Ever stop to wonder about the legacy of romantic comedy ‘Four Weddings and a Funeral’? Every other minute of your work week? Well, you’re in luck, as today’s the day that Londonist tackles this very question. Sort of.
Mild-mannered examination of love and marriage in the 1990s? Check. Perpetuator of the stereotype of the fumbling, floppy-haired English male? Check. Beyond that, though, the movie’s legacy becomes a bit more jumbled, as evidenced by recent nominally related news stories.
Item A: Hugh Grant, propelled to stardom by ‘Four Weddings’, is being held up as the poster boy - ‘boy’ being the problem - of the ‘Graver’ phenomenon, whereby 40 and 50 somethings act half their age and fixate on youth culture. Whether Grant considers this a problem is another question entirely. We doubt so.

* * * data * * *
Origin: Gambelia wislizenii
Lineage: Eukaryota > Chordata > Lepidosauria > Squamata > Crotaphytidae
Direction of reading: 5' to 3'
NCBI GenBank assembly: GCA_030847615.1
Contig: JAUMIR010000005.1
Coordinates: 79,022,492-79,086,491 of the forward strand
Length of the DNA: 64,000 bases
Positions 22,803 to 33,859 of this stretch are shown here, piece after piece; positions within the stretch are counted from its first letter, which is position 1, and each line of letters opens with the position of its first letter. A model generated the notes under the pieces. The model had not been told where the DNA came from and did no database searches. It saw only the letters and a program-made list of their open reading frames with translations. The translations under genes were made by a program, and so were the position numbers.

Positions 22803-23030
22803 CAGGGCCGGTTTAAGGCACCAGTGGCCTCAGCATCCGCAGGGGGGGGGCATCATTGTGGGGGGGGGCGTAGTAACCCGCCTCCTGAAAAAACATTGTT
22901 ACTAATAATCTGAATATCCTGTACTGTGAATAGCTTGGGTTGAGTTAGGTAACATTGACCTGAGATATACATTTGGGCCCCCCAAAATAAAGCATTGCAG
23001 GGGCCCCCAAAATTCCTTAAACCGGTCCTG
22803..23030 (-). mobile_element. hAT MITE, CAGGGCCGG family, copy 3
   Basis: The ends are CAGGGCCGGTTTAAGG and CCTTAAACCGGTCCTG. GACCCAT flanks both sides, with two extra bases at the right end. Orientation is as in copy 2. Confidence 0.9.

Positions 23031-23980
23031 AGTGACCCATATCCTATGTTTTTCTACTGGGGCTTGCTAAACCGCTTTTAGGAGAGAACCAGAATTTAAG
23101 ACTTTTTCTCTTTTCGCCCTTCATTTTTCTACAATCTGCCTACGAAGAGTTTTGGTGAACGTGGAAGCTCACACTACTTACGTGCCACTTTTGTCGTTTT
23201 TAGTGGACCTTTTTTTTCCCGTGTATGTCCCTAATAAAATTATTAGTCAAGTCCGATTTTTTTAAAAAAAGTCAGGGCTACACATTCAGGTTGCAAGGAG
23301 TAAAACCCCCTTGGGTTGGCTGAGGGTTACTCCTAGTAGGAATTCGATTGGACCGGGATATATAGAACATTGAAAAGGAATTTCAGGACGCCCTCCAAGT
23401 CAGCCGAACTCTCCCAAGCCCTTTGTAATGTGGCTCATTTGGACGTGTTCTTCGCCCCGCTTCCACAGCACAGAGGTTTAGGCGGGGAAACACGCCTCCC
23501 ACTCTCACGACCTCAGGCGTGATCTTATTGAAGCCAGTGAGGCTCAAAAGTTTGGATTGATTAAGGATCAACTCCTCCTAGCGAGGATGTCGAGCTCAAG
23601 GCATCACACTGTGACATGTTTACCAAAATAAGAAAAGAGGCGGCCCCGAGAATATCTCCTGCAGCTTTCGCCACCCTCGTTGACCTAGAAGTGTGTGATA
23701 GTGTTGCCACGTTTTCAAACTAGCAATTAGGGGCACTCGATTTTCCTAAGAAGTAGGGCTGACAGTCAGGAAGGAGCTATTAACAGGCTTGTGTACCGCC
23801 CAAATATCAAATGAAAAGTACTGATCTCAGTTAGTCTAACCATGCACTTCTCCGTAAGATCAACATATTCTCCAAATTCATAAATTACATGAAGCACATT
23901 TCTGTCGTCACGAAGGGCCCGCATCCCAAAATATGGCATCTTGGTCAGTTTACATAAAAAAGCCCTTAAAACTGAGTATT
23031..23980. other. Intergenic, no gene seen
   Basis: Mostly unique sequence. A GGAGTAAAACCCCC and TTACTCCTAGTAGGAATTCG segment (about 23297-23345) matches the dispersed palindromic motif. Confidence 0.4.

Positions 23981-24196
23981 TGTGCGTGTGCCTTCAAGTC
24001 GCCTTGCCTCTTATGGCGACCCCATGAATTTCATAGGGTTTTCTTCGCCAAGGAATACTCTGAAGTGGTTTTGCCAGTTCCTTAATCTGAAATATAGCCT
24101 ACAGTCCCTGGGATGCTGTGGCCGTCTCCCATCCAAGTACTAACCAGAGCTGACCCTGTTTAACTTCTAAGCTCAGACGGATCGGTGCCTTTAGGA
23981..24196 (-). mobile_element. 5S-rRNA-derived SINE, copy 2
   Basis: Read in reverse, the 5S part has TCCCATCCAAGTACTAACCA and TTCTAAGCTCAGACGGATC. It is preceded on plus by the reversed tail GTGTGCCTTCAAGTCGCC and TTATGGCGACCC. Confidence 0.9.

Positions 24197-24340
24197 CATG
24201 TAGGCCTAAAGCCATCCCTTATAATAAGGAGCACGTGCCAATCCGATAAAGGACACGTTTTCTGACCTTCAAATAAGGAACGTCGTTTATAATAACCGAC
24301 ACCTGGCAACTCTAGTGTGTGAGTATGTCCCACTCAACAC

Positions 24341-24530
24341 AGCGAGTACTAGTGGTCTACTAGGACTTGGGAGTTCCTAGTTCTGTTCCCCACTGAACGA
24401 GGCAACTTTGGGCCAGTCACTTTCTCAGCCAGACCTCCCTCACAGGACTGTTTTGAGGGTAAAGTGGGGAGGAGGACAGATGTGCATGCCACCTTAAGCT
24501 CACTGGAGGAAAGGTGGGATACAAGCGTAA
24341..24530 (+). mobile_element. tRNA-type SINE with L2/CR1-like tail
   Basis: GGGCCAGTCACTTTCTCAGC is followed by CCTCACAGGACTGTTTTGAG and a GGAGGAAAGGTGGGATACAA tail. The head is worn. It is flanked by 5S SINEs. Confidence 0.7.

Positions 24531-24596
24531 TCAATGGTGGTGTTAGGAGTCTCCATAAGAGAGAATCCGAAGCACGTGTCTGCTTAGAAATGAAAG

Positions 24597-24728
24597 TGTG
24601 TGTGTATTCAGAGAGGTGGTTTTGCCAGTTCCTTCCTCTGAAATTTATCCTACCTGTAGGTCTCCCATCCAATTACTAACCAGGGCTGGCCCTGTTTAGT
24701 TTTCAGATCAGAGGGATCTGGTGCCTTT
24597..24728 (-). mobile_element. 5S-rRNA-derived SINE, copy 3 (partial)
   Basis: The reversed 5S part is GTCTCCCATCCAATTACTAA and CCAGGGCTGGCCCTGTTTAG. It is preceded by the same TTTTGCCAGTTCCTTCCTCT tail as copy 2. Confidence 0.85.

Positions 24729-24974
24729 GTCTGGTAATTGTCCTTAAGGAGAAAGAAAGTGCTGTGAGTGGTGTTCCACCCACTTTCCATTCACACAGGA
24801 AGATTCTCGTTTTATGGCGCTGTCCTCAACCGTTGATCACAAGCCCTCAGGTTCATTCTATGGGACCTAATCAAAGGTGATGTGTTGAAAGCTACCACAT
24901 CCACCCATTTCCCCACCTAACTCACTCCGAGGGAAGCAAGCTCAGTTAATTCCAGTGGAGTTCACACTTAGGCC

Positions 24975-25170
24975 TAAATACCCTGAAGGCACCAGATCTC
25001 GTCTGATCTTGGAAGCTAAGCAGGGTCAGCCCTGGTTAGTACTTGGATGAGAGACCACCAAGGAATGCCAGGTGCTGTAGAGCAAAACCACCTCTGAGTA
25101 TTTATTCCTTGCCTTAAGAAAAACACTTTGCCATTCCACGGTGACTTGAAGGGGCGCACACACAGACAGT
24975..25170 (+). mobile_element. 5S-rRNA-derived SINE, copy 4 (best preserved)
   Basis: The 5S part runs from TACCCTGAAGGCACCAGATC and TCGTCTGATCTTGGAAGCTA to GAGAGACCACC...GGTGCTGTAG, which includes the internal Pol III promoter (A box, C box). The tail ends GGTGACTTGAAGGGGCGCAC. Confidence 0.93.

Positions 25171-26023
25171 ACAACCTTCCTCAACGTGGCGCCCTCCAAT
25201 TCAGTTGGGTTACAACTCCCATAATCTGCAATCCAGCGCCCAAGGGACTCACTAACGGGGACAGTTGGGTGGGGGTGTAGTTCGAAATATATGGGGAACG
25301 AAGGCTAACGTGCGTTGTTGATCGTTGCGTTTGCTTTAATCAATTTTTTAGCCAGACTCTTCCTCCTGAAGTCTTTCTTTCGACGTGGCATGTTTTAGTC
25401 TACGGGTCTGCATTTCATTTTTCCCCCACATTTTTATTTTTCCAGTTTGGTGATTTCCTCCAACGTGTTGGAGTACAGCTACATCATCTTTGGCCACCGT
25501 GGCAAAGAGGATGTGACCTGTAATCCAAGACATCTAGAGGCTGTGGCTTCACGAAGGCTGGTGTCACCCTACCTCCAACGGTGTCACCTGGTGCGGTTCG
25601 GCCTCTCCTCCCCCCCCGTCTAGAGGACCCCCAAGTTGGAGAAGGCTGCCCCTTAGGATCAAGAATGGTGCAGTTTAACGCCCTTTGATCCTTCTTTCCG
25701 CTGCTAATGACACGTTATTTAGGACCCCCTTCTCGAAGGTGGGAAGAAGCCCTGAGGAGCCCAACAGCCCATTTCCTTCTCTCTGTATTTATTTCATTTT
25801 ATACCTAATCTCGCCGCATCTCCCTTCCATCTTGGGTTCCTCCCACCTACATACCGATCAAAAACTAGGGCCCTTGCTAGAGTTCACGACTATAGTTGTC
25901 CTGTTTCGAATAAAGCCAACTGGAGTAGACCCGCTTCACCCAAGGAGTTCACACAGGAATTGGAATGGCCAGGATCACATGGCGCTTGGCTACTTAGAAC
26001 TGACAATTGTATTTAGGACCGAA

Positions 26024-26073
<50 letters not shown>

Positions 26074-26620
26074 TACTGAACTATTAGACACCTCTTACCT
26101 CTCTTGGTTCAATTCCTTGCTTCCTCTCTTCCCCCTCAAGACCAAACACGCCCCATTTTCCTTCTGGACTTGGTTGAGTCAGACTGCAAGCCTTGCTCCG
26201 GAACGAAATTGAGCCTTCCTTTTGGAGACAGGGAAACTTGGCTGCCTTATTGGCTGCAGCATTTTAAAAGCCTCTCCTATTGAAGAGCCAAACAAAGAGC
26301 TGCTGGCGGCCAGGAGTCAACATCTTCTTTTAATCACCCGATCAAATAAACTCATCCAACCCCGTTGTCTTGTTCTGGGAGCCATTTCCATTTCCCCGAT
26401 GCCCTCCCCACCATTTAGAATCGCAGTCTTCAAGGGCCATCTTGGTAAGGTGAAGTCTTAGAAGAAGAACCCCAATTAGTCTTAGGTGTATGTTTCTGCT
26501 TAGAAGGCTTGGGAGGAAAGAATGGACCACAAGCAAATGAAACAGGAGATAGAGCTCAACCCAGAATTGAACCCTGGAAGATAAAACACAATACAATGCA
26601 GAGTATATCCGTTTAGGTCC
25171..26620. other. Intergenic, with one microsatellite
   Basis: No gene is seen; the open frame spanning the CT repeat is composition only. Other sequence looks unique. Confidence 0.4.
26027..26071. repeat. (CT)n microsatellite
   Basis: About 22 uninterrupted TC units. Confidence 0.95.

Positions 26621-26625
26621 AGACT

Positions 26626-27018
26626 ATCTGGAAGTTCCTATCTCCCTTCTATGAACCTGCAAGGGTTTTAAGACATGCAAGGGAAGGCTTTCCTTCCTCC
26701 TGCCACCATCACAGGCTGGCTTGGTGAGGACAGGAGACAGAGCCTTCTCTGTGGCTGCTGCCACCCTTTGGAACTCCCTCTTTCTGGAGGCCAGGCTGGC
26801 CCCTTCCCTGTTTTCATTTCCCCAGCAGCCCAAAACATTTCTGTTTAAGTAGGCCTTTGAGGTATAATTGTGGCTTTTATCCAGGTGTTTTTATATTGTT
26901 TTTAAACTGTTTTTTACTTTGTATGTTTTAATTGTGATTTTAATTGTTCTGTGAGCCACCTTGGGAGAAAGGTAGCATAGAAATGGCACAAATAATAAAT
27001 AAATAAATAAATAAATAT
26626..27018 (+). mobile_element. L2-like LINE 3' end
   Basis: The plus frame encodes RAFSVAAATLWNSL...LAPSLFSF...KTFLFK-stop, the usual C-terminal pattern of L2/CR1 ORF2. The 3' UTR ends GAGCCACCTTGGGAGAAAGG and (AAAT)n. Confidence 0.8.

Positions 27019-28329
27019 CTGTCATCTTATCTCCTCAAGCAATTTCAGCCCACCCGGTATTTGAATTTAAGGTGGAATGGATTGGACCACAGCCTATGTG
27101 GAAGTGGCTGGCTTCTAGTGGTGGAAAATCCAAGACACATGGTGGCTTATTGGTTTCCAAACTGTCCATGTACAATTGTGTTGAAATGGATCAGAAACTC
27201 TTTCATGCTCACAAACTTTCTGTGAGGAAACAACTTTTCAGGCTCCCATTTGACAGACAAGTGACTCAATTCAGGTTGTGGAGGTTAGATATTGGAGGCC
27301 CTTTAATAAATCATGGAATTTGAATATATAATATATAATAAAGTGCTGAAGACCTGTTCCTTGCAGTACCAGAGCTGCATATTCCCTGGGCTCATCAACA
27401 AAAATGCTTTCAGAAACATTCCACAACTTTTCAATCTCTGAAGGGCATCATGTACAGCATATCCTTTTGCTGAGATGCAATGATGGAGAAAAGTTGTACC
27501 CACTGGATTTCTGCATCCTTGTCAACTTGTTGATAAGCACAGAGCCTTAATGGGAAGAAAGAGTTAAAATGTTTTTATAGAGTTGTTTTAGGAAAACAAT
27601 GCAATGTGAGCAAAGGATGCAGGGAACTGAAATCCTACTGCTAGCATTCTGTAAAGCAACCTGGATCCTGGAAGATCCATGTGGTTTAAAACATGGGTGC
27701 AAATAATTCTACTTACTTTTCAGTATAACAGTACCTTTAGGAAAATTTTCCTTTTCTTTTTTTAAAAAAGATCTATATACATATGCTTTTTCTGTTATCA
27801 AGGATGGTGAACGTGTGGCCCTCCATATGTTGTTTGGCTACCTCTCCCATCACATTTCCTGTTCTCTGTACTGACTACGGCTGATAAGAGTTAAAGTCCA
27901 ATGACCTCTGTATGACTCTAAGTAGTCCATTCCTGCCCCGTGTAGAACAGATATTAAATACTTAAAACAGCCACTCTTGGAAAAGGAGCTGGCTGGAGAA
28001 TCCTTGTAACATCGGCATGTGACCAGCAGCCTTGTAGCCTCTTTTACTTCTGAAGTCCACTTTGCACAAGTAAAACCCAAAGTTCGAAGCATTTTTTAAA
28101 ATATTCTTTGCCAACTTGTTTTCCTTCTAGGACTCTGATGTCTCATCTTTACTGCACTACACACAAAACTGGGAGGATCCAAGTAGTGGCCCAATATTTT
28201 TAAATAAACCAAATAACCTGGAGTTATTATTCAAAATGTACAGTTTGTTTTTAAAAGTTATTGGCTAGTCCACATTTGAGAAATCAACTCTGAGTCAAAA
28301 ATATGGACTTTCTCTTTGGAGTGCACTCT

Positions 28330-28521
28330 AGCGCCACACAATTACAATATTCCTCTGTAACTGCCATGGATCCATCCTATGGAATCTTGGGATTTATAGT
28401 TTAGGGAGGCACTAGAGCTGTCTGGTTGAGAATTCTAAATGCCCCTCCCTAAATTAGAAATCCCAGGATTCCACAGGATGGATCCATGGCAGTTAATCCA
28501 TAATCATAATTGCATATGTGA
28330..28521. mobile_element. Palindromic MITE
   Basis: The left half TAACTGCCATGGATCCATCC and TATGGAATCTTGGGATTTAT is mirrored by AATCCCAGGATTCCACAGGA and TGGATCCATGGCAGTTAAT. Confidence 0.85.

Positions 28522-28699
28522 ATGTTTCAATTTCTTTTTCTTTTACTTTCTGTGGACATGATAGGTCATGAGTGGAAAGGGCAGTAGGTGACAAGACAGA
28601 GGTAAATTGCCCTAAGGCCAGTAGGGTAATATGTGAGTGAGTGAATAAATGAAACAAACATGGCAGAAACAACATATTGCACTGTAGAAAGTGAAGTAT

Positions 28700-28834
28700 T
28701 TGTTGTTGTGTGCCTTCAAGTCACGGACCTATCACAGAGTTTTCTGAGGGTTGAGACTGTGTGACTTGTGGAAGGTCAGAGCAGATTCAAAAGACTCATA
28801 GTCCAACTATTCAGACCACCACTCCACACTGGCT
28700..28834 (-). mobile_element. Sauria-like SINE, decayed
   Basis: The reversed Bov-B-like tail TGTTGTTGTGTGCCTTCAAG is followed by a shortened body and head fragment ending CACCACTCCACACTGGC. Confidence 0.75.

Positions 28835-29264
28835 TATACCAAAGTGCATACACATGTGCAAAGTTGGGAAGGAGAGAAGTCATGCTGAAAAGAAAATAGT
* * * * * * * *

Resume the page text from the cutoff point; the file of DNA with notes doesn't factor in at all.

Item B: The Priory Church of St. Bartholomew the Great will start charging visitors as a way of offsetting rising maintenance costs to the twelfth-century structure. The first parish church in Britain to institute an entrance fee, St. Bart’s will charge £4 of tourists and movie buffs alike, whether their interest lies in the Norman architecture or in the setting of favourite ‘Four Weddings’, ‘Shakespeare in Love’, and ‘Robin Hood’ scenes. St. Bart’s will, however, remain free to worshippers. We assume that this does not include worship of Charles and Carrie or the romance which became the highest-grossing British film of all time.
No word yet on when the sequel, in which Charles dumps Carrie for a 19-year-old knickers model, is due out.
By Julie Palmer-Hoffman
Picture taken from Sacred Destinations’ Flickrstream.